I was beginning to wonder if winter would ever end. But in the last week, the flowers are blooming, grass turning green and bright sunny days bring fresh air, new life and the energy to tackle some of those projects we relegate to spring cleaning.
I started my spring cleaning in the kitchen and found many dishes, appliances, gadgets and canned goods that were perfect for donating.
As I moved into the pantry, there were many items I found questionable. Keep, toss or donate? What has expired and which items still have shelf life? Most things have a ‘sell by’ or ‘best if used by’ date, but once something is opened, then what?
It’s a question I get from many readers so I started to research some of the most popular pantry items.
Many food manufacturers recommend dry, cool and dark pantries. Ideally, the temperature in the pantry should be 50 to 70 degrees. Higher temperatures speed up deterioration.
Four factors affect food storage:
Temperature: Find a place where the temperature remains constant. Frequent temperature changes shorten storage life.
Product moisture content: Products with low moisture content like dried beans, pasta and rice have the longest shelf life.
Food storage container: As long as the item is unopened leave it in its original packaging. Once opened, if the item did not come in a sealable container transfer it to a vessel that can be closed with a lid or sealable closure.
Storage container environment: Shelf life can be extended when oxygen is removed from the container. (Example: vacuum-packed)
All-Purpose flour: One year from manufacture date if stored at temperatures less than 80 degrees and 70 percent humidity. Place in sealable container after opening bag. (General Mills)
Whole wheat flour: Whole wheat flour has a shorter shelf life. If stored properly in airtight containers, most whole grain flour will keep up to 3 months in a cool, dry place or up to 6 months in the freezer. (Whole Grains Council)
Salt: The salt itself does not expire but added ingredients, such as iodine, may reduce shelf life. The shelf life of iodized salt is about 5 years. (Morton Salt)
Pepper: Whole peppercorns 4 years, ground black pepper 2 years.
Honey: Honey stored in sealed containers can remain stable indefinitely. However, honey is susceptible to physical and chemical changes during storage; it tends to darken and lose its aroma and flavor. For practical purposes, a shelf-life of two years is often stated. Ideal temperature storage is between 64 and 75 degrees. (National Honey Board)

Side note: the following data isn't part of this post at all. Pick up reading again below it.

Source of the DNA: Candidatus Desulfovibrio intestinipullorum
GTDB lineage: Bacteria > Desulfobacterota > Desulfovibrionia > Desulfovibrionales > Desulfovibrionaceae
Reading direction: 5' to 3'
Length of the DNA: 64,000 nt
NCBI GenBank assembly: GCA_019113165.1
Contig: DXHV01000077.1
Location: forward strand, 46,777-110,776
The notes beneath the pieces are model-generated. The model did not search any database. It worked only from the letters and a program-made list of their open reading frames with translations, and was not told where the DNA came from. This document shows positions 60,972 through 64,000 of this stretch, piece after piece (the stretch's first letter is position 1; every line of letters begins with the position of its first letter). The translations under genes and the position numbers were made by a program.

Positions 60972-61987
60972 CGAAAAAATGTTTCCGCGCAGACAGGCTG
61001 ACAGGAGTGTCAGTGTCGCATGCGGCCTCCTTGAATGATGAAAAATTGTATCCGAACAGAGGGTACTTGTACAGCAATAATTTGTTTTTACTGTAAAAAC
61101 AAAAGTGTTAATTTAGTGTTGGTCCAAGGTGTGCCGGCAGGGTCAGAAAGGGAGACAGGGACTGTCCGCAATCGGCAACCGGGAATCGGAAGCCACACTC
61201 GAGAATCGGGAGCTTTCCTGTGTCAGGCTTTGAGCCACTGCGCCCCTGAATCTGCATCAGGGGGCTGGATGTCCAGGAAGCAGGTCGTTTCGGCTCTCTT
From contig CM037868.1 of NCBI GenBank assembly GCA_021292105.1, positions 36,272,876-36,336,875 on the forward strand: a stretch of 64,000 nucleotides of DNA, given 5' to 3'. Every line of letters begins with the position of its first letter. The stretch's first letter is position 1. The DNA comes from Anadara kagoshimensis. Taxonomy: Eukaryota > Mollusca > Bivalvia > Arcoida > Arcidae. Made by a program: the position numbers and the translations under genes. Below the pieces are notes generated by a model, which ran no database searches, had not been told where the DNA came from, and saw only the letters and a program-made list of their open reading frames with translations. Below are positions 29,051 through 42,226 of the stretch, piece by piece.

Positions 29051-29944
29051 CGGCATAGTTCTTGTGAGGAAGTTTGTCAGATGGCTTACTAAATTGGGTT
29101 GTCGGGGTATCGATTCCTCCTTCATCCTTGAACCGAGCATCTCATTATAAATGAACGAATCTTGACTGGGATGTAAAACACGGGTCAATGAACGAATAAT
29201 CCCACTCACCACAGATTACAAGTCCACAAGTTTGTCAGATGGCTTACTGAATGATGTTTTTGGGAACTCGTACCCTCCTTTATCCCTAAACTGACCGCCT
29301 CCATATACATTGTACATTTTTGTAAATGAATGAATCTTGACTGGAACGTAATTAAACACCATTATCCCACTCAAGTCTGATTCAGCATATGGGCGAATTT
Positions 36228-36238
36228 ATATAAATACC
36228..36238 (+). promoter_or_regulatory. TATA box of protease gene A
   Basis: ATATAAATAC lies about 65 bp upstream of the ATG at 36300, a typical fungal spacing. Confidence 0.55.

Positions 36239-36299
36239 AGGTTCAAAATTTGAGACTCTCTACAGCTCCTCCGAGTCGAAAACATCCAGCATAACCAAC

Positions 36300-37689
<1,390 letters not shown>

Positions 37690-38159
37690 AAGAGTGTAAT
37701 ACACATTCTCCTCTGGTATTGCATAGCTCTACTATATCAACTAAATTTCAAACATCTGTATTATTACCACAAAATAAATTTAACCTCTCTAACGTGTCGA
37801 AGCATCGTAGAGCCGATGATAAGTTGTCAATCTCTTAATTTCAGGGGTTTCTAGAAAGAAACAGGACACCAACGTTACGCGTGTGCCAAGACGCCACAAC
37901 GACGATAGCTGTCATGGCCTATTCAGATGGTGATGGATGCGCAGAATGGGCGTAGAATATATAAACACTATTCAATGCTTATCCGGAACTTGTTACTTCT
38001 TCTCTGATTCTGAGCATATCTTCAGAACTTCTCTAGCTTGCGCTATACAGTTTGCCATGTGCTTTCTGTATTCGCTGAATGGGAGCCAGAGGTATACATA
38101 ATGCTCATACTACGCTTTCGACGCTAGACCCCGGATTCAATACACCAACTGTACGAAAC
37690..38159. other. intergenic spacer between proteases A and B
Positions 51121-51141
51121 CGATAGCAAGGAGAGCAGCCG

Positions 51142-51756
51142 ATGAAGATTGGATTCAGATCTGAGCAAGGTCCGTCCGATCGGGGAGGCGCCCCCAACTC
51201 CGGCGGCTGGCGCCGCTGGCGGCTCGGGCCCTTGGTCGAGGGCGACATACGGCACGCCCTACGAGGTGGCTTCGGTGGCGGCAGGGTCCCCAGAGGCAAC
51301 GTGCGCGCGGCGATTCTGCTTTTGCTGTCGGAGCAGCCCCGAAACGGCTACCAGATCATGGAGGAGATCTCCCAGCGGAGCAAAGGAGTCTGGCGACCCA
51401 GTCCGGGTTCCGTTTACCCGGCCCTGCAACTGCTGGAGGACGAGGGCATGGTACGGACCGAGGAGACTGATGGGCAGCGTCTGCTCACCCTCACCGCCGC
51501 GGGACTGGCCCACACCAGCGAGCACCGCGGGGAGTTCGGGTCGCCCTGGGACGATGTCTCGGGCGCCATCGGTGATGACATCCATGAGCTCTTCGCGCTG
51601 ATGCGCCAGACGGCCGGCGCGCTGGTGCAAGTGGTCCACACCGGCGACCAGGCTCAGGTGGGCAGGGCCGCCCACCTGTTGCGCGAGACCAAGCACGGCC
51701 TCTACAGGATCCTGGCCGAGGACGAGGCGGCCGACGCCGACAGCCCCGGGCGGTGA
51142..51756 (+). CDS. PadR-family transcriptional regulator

Sugar: Stored in a dry place with a tight lid, sugar has an indefinite shelf life. However sugar substitutes and stevia products have a shelf life of one year. (Domino Sugar)
Brown sugar: Even though the shelf life of brown sugar is indefinite, it’s best to use within six months for maximum flavor. Don’t store brown sugar in the refrigerator. Keep brown sugar soft by adding a slice of white bread to the storage container. (Domino Sugar)
Chocolate: Most chocolate is at its best flavor for one year after manufacture. Ingredients, such as nuts, will shorten the shelf life. Products kept beyond the recommended ‘best before’ date may have flavor loss or texture changes.
Storage conditions greatly affect the shelf life of the chocolate. Solid chocolate products will maintain their quality if well wrapped and stored at 55 to 60 degrees. Refrigerating is not recommended. Chocolate kept in the refrigerator may sweat when brought to room temperature.
If your chocolate has turned tan or white, it is because the cocoa butter is sensitive to heat and humidity. Temperatures above 75 degrees will cause chocolate to melt and the cocoa butter can rise to the surface and form a discoloration.
Condensation on milk or semi-sweet chocolate may also cause the sugar to dissolve and rise to the surface. It is still safe to use, but flavor loss and texture changes may be noticed. (Hershey)
Cocoa: Considered a nonperishable item which should maintain quality if stored at room temperature in a tightly sealed container. (Hershey)
Oils: Store olive oil for up to 2 years in a place that is away from heat and light in an airtight container. Refrigerating extra virgin olive oil will cause it to lose its good-for-you antioxidants and polyphenols. (Pompeian)